He insists that tuition must be in the $50,000 range if UCI is to land in the top 20. On that point, he and I agree. What Dean Chemerinsky does not explain, however, is why it was necessary to create a “top 20” law school. If that was the driving goal, then perhaps Irvine law school should not have been created. There are already about 25 law schools in the “top 20,” three of them in California.

Dean Chemerinsky knows a great deal more than I do about the economics of running a law school, but I am skeptical of his suggestion that there were only two options: create a “top 20” law school or a “fourth tier” law school. One way to have kept costs down with no significant loss in faculty talent would have been to recruit top professors from excellent law schools with a lower pay scale (Alabama, Florida State, Georgia, North Carolina, William & Mary, etc.) rather than from Harvard, Northwestern and Yale. But he went for the prestige.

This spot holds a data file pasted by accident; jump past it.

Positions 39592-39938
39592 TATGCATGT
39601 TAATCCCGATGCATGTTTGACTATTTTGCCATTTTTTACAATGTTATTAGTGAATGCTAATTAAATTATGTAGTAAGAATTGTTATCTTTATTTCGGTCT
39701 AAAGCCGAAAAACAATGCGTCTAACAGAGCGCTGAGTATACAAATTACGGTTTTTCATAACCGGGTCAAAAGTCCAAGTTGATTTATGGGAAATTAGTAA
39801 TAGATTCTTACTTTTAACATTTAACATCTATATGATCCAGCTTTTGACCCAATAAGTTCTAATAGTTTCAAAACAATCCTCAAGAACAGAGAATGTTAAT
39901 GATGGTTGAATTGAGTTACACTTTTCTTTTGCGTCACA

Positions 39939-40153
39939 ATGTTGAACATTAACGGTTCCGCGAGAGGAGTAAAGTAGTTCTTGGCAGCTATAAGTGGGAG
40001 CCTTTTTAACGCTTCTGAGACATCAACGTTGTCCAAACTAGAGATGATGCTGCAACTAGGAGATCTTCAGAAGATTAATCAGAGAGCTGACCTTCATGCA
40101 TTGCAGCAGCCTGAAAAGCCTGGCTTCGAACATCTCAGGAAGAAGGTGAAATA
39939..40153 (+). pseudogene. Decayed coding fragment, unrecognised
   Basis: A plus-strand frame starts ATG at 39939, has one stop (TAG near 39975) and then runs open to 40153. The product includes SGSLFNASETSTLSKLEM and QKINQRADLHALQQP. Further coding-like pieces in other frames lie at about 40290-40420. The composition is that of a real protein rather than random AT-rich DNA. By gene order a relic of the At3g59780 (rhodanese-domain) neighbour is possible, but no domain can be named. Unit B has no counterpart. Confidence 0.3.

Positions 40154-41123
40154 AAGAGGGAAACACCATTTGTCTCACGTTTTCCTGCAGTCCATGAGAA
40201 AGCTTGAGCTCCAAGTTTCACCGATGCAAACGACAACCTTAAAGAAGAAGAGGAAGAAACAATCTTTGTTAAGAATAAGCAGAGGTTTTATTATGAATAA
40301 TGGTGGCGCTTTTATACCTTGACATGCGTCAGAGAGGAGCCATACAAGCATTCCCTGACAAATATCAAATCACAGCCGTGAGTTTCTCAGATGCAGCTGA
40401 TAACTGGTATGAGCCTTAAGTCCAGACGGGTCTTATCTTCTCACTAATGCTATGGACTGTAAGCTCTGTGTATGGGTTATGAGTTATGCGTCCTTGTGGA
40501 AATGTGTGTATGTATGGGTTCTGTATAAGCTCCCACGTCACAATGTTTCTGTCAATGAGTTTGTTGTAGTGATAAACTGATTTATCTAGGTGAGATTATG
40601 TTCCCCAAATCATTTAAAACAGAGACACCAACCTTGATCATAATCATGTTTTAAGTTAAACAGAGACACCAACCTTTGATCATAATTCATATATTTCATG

Two final comments: First, there is something vaguely discomfiting about a law school that urges its students to engage in public service—which requires a significant financial sacrifice on their part—while professors are paid their market value; high professor pay adds to the debt burden, making public service work that much harder for graduates to manage. Although Irvine professors are fully entitled to earn market value, what results is in tension with their advocacy of public service.

My second comment relates to these statements, which Chemerinsky repeats for emphasis: “It’s not just monetary.” “[Tamanaha] looks at the value of a law degree in too much of monetary concerns.” A bunch of legal educators have criticized me for this. I hereby affirm that a law degree brings many non-monetary benefits—social status, knowledge, intrinsic pleasure, and more.